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Creator Nationality: Asian; Middle Eastern; Persian
Creator Name-CRT: Iranian (?)
Title: Head of a ruler
View: Full View
Creation Start Date: -230
Creation End Date: -200
Creation Date: 2300-2000 B.C.
Object Type: Sculpture
Materials and Techniques: Arsenical copper
Dimensions: H. 13.5 in. (34.3 cm)
AMICA Contributor: The Metropolitan Museum of Art
Owner Location: New York, New York, USA
ID Number: 47.100.80
Credit Line: Rogers Fund, 1947
During the later third millennium B.C., Mesopotamia was ruled by successive territorial empires. The first-the Akkadian Empire (2350-2150 B.C.) was centered at Agade, a city still not located by archaeologists but probably near modern Baghdad. The official language of this empire was Akkadian, a Semitic language that differed greatly from Sumerian, which previously had been the predominant language of Mesopotamia. In addition to its political and economic innovations in administering a large territory, the Akkadian court produced innovative art in a powerful and naturalistic style.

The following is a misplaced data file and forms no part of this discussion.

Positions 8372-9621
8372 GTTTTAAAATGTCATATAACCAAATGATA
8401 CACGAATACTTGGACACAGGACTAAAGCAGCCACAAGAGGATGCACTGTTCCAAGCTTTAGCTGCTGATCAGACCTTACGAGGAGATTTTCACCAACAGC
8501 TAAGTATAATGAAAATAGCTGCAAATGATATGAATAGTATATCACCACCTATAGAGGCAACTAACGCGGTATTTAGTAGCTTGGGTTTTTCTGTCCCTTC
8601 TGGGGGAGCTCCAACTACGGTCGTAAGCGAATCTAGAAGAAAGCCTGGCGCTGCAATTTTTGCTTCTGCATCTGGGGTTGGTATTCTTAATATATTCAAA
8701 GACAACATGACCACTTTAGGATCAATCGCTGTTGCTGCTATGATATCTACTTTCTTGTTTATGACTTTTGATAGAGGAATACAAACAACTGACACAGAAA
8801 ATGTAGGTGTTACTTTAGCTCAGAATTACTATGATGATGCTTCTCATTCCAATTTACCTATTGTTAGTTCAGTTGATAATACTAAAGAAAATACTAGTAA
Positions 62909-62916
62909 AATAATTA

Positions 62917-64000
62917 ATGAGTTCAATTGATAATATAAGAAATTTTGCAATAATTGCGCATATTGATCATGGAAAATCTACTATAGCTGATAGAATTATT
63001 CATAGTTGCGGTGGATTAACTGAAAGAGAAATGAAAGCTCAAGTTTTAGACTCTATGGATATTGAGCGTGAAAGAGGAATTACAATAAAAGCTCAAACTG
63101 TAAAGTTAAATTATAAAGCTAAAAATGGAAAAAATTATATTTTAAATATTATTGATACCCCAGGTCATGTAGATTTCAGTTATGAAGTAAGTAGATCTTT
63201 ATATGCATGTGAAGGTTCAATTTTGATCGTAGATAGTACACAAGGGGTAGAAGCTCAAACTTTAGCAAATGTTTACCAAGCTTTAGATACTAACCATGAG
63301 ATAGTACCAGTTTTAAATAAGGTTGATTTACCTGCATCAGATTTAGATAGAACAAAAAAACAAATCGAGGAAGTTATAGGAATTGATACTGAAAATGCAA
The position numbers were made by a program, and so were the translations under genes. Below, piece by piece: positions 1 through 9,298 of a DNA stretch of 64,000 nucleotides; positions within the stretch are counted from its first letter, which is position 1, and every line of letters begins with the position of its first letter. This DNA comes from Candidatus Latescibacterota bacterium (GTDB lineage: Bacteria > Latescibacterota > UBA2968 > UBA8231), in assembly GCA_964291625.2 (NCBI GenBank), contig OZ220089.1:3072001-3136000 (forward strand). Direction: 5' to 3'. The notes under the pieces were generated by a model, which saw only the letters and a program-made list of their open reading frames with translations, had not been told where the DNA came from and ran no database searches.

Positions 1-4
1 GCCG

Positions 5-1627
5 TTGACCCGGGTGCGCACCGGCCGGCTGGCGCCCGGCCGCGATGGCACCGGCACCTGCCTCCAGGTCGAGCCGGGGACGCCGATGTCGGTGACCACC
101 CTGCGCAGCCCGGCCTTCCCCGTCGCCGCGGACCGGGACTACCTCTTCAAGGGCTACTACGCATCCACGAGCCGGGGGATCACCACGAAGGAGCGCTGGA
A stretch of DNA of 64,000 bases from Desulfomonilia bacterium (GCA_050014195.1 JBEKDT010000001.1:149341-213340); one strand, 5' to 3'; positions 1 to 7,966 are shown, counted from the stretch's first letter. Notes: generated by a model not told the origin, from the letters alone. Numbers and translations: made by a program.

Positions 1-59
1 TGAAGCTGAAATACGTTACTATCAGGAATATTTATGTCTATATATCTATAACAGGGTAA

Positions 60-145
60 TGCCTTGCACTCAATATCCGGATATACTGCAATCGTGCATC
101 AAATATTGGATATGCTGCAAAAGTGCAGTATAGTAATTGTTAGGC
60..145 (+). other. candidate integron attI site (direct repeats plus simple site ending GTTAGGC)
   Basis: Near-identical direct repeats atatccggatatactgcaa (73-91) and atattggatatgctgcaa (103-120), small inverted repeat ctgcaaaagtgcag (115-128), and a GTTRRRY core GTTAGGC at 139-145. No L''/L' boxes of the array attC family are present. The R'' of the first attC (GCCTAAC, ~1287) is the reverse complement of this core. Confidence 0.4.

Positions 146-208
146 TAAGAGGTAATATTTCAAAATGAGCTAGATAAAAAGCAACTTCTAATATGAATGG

This magnificent head portrays a king of the late third millennium B.C. Its heavy-lidded eyes, prominent but unexaggerated nose, full lips, and enlarged ears all suggest a portrait of an actual person. While the date and place of manufacture of this piece have been much debated, its close similarity to the magnificent bronze head found at Nineveh make a late third millennium date most likely. The head is cast almost solid (making it extremely heavy), but a dowel hole at the base would have served to join it to a body or other support, most likely for display in a temple setting.
AMICA ID: MMA_.47.100.80
AMICA Library Year: 2000
Media Metadata Rights:
Copyright The Metropolitan Museum of Art
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